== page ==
Royal Dutch Shell has today revealed its strategy to accelerate the company’s transformation into a provider of net-zero emissions energy products and services. Shell states that a disciplined cash allocation framework and rigorous approach to driving down carbon emissions will deliver value for shareholders, customers and wider society. It also confirmed the estimate that total carbon emissions for the company peaked in 2018 and oil production peaked in 2019.
“Our accelerated strategy will drive down carbon emissions and will deliver value for our shareholders, our customers and wider society,” said CEO of Shell, Ben van Beurden.
“We must give our customers the products and services they want and need – products that have the lowest environmental impact. At the same time, we will use our established strengths to build on our competitive portfolio as we make the transition to be a net-zero emissions business in step with society.”
“Whether our customers are motorists, households or businesses, we will use our global scale and trusted brand to grow in markets where demand for net-zero emissions products and services is strongest, delivering more predictable cash flows and generating higher returns,” he said.
From today, Shell is integrating its strategy, portfolio, environmental and social ambitions under the goals of Powering Progress: generating shareholder value, achieving net-zero emissions, powering lives and respecting nature. Shell’s reshaped organisation will deliver on these goals through the three business pillars of Growth, Transition and Upstream.
Powering Progress supports the most ambitious goal of the Paris Agreement on climate change to limit the global temperature rise to 1.5° Celsius.
To achieve net-zero, Shell:
- Will continue with short-term targets that will drive down carbon emissions as the company makes progress towards its 2050 target, linked to the remuneration of more than 16,500 staff. This includes a new set of targets to reduce their net carbon intensity: 6-8 per cent by 2023, 20 per cent by 2030, 45 per cent by 2035 and 100 per cent by 2050, using a baseline of 2016;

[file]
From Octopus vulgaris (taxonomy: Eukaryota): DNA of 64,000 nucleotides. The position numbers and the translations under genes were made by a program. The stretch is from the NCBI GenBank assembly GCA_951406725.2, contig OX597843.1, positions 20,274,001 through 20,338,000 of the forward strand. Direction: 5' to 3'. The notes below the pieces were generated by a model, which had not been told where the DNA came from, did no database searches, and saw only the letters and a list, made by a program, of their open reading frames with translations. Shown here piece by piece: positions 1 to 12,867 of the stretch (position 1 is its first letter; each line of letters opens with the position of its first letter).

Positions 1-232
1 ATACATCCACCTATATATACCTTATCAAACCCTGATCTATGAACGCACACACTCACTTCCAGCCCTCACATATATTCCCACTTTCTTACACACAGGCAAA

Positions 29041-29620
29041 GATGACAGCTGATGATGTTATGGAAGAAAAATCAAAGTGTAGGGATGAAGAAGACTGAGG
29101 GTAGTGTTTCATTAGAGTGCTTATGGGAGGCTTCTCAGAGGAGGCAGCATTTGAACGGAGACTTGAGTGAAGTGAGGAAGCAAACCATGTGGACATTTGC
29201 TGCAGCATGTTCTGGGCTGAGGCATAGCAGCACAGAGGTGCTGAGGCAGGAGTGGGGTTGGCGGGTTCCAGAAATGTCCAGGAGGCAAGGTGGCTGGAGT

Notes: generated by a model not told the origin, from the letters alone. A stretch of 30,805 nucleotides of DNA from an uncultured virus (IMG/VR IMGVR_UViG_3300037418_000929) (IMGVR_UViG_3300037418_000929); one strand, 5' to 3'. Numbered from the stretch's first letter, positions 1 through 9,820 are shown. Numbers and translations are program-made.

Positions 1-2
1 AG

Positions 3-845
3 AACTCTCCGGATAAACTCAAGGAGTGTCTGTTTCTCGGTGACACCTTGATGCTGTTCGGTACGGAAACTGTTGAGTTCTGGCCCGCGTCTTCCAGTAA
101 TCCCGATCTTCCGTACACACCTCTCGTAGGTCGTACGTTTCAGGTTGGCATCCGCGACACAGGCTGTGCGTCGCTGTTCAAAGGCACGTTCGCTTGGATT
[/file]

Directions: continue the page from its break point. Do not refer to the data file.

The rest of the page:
- Expects that its total carbon emissions peaked in 2018 at 1.7 gigatonnes per annum;
- Confirms that its total oil production peaked in 2019;
- Will seek to have access to an additional 25 million tonnes a year of carbon, capture and storage (CCS) capacity by 2035. Currently, three key CCS projects of which Shell is a part, Quest in Canada (in operation), Northern Lights in Norway (sanctioned) and Porthos in The Netherlands (planned), will total around 4.5 million tonnes of capacity;
- Aims to use nature-based solutions (NBS), in line with the philosophy of avoid, reduce and only then mitigate, to offset emissions of around 120 million tonnes a year by 2030, with those it uses being of the highest independently verified quality;
- Will work with the Science-Based Targets Initiative, Transition Pathway Initiative and others to develop standards for the industry and align with those standards;
- Starting at the 2021 AGM, submit an Energy Transition Plan for an advisory vote to shareholders, the first in the sector to do so. The company will update that plan every three years and seek an advisory vote on the progress made each year.
OGUK Sustainability Director, Mike Tholen, said it is an exciting time for the UK’s oil and gas industry as companies including Shell demonstrate how the sector is transforming to meet the clean energy challenge, putting their expertise to work, as other companies are also doing, to help achieve the country’s climate goals.
“Now is the time to develop a sustainable future. By reducing the carbon impact of oil and gas as we invest in low carbon technologies, we can unlock a homegrown move towards net-zero which maintains consumer affordability, promotes our world-class supply chain and protects jobs and the energy communities we support,” he said.